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mosthappyreader

More of the Most Happy Reader

History has long been my keenest interest and was a childhood fascination. I followed this interest to University where I obtained my BA and MA in History. My thesis was concentrated on British colonialism in Africa, but my first historical love was England, especially those Tudors. My life's greatest passion are my two boys. My most avid hobbies are reading and travel. My favorite reads are historical fiction and my favorite travel destination Western Europe. Because of the high volume of books I read and my passion for discussion I was encouraged by friends to begin a book review blog earlier this year and so The Most Happy Reader was born.

Anvil of God: Book One of the Carolingian Chronicles

Anvil of God - J. Boyce Gleason I am always a reader for a series and so I was immediately drawn to Anvil of God as it was first with more to come. I know very little about the history of this time period but just to give the book a frame of reference the father of Anvil of God, Charles "The Hammer" Martel, was the grandfather of Charlemagne.

In many ways, Anvil of God, is the story of a family. The older son who overcompensates to immolate his father, the youngest son who is directionless, careless and a bit of a brat, a spoiled only daughter who finds her strength and the middle son who seems to be the voice of reason.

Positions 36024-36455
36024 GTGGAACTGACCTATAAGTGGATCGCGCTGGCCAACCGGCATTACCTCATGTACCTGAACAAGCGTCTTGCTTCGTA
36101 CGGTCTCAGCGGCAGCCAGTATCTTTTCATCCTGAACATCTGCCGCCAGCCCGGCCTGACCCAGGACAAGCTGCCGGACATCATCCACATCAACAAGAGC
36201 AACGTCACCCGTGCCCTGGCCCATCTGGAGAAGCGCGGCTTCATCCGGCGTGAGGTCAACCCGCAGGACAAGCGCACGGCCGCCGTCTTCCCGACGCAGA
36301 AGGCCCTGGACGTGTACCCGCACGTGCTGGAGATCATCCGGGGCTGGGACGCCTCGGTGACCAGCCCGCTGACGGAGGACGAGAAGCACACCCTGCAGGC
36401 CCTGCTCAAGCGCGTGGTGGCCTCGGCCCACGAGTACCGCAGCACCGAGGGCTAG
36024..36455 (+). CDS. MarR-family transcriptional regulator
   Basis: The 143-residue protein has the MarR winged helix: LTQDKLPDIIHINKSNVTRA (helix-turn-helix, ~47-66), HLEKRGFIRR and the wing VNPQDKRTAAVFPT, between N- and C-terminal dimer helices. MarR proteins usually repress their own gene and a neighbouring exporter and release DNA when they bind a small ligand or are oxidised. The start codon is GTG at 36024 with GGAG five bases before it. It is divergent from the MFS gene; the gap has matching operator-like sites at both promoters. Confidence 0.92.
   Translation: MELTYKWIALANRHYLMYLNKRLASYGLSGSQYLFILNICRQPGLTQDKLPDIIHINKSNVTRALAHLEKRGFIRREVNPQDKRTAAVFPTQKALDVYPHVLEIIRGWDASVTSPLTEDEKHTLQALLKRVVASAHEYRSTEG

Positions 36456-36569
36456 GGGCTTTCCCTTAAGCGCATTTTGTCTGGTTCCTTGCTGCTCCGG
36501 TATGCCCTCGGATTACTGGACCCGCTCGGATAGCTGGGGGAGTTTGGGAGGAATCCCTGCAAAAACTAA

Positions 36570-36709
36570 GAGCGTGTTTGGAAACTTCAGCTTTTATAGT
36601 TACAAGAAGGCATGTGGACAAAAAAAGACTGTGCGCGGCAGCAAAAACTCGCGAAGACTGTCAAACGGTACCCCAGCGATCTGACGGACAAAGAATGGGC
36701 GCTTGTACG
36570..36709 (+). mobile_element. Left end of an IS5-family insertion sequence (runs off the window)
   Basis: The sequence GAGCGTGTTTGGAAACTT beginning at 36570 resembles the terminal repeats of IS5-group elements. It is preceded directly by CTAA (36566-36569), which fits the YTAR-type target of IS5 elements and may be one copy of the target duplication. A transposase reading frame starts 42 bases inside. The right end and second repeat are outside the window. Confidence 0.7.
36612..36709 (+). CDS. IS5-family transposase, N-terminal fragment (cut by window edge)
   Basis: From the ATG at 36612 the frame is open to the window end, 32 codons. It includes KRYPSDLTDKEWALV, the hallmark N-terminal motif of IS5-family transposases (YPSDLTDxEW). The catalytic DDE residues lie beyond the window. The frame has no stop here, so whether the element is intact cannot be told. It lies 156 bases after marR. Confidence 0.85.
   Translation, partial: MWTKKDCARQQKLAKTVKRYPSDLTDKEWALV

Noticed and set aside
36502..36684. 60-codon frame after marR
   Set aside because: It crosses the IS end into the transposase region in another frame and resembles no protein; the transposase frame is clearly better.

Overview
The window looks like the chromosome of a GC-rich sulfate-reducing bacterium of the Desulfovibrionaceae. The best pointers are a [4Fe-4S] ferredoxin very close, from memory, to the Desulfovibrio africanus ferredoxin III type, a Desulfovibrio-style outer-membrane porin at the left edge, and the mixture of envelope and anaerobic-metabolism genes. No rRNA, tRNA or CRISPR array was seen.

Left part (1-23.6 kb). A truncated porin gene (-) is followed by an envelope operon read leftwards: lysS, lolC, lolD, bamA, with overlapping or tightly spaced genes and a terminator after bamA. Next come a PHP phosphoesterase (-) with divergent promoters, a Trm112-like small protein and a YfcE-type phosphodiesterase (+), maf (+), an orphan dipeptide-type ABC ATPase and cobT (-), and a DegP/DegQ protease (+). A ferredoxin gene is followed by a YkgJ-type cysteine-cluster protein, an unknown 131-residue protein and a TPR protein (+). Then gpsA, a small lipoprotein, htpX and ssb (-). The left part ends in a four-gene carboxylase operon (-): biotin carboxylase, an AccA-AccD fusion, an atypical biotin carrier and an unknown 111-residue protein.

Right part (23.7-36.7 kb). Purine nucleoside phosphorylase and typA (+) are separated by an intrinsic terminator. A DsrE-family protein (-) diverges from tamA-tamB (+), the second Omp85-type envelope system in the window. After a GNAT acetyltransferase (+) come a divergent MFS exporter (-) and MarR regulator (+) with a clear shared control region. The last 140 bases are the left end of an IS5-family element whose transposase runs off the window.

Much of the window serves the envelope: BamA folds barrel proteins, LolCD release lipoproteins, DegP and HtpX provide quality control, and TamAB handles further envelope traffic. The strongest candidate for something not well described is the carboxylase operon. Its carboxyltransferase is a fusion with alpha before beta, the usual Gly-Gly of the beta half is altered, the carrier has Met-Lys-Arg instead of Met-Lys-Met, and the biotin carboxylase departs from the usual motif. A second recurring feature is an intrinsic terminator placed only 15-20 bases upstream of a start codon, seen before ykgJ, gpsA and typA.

The trouble starts when Charles dies willing his vast empire to his three sons, in thirds. Never a good idea and really it begs the question of what he was thinking. Was it the power of his wife, Sunni, trying to protect the youngest son, her own? Was he trying to be fair? Charles Martel, surely not. Perhaps, he was curious as to what would happen; that follows his personality more aptly.

There is a lot of war and battle descriptions in Anvil of God which I thought would bore me to tears, but it is the strength of the characters that make the story. Each and every one has a story and Gleason is able to give you a glimpse into their character without over describing them. This expert character development is the strength of the novel; it is one of those that you can't put down until you discover what has happened.

Anvil of God is packed with history but also intrigue, love and hate, sacrifice and selfishness, death and rebirth, war and peace. It is guaranteed to hold you in its grip to the last sentence and then have you waiting for book two.